1900. Forgery by False Signature
The defendant is charged [in Count ______] with forgery committed by signing a false signature.
To prove that the defendant is guilty of this crime, the People must prove that:
1. The defendant signed (someone else's name/ [or] a false name) to [a/an] <insert type[s] of document[s] from Pen. Code, § 470(d)>;
2. The defendant did not have authority to sign that name;
3. The defendant knew that (he/she) did not have that authority;
4. When the defendant signed the document, (he/she) intended to defraud.
Someone intends to defraud if he or she intends to deceive another person either to cause a loss of (money[,]/ [or] goods[,]/ [or] services[,]/ [or] something [else] of value), or to cause damage to, a legal, financial, or property right.
[For the purpose of this instruction, a person includes (a governmental agency/a corporation/a business/an association/the body politic).]
[It is not necessary that anyone actually be defrauded or actually suffer a financial, legal, or property loss as a result of the defendant's acts.]
[The People allege that the defendant forged the following documents: <insert description of each document when multiple items alleged>.
You may not find the defendant guilty unless all of you agree that the People have proved that the defendant forged at least one of these documents and you all agree on which document (he/she) forged.]
The court has a sua sponte duty to give this instruction defining the elements of the crime.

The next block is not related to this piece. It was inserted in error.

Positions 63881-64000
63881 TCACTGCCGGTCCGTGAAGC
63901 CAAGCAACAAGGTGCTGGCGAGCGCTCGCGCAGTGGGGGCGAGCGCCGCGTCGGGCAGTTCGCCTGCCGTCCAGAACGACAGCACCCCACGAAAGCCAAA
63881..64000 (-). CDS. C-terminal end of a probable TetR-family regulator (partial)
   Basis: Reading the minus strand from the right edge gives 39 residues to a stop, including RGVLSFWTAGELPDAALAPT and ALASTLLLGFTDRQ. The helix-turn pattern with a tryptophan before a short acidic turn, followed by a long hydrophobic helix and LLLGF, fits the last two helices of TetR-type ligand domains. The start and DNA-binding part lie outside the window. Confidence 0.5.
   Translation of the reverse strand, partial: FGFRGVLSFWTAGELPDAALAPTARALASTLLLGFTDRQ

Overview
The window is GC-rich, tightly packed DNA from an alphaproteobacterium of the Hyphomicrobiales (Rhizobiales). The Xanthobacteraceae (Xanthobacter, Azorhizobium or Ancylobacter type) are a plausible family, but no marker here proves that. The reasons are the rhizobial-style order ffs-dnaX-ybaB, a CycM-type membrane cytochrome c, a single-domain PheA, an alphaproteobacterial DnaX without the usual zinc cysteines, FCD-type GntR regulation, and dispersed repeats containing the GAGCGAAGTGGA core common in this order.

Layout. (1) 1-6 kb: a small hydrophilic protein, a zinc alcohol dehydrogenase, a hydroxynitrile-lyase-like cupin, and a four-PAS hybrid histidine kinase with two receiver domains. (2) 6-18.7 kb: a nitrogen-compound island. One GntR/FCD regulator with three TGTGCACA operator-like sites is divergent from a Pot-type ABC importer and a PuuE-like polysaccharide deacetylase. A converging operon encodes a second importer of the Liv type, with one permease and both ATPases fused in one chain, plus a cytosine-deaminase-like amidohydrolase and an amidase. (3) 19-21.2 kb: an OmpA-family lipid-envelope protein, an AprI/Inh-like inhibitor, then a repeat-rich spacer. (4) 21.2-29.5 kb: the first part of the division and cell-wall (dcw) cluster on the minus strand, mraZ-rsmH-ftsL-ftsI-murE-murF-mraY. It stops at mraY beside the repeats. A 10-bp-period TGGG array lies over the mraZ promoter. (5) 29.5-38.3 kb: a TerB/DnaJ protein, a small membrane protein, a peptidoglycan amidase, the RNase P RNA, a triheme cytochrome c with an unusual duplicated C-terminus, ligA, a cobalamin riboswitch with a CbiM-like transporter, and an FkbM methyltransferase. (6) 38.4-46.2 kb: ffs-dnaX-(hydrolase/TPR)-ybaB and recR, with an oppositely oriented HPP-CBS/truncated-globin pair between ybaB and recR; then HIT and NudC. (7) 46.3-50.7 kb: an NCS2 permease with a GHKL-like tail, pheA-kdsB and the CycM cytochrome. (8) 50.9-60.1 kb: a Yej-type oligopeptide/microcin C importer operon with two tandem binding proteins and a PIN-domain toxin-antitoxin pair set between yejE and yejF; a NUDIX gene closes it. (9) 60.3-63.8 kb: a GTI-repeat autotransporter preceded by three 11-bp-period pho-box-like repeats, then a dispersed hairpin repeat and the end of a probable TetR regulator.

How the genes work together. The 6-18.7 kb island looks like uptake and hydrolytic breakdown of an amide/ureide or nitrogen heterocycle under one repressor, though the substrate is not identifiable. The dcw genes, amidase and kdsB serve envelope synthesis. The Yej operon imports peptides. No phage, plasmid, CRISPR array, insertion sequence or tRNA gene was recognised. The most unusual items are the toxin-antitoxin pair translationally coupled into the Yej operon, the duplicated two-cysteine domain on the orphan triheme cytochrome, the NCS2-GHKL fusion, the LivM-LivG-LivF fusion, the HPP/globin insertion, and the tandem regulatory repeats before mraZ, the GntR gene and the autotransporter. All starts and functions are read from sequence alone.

If the prosecution alleges under a single count that the defendant forged multiple documents, the court has a sua sponte duty to instruct on unanimity. (See People v. Sutherland (1993) 17 Cal.App.4th 602, 619, fn. 6 [21 Cal.Rptr.2d 752].) Give the last bracketed paragraph, inserting the items alleged. (See also Bench Notes to CALCRIM No. 3500, Unanimity, discussing when instruction on unanimity is and is not required.)
Give the bracketed sentence that begins with "For the purpose of this instruction" if the evidence shows an intent to defraud an entity or association rather than a natural person. (Pen. Code, § 8.)
Give the bracketed sentence that begins with "It is not necessary" if the evidence shows that the defendant did not succeed in defrauding anyone. (People v. Morgan (1956) 140 Cal.App.2d 796, 801 [296 P.2d 75].)
If the prosecution also alleges that the defendant passed or attempted to pass the same document, give CALCRIM No. 1906, Forging and Passing or Attempting to Pass: Two Theories in One Count.
Elements. Pen. Code, § 470(a).
Signature Not Authorized—Element of Offense. People v. Hidalgo (1933) 128 Cal.App. 703, 707 [18 P.2d 391]; People v. Maioli (1933) 135 Cal.App. 205, 207 [26 P.2d 871].
Intent to Defraud. People v. Pugh (2002) 104 Cal.App.4th 66, 72 [127 Cal.Rptr.2d 770]; People v. Gaul-Alexander (1995) 32 Cal.App.4th 735, 745 [38 Cal.Rptr.2d 176].
Intent to Defraud Entity. Pen. Code, § 8.
Unanimity Instruction If Multiple Documents. People v. Sutherland (1993) 17 Cal.App.4th 602, 619, fn. 6 [21 Cal.Rptr.2d 752].
2 Witkin & Epstein, California Criminal Law (3d ed. 2000) Crimes Against Property, §§ 148, 159-168.
4 Millman, Sevilla & Tarlow, California Criminal Defense Practice, Ch. 85, Submission to Jury and Verdict, § 85.02[a][i] (Matthew Bender).
6 Millman, Sevilla & Tarlow, California Criminal Defense Practice, Ch. 143, Crimes Against Property, § 143.04[a], [d][a] (Matthew Bender).
Lesser Included Offenses
Attempted Forgery. Pen. Code, §§ 664, 470.
Documents Not Specifically Listed in Penal Code Section 470(d)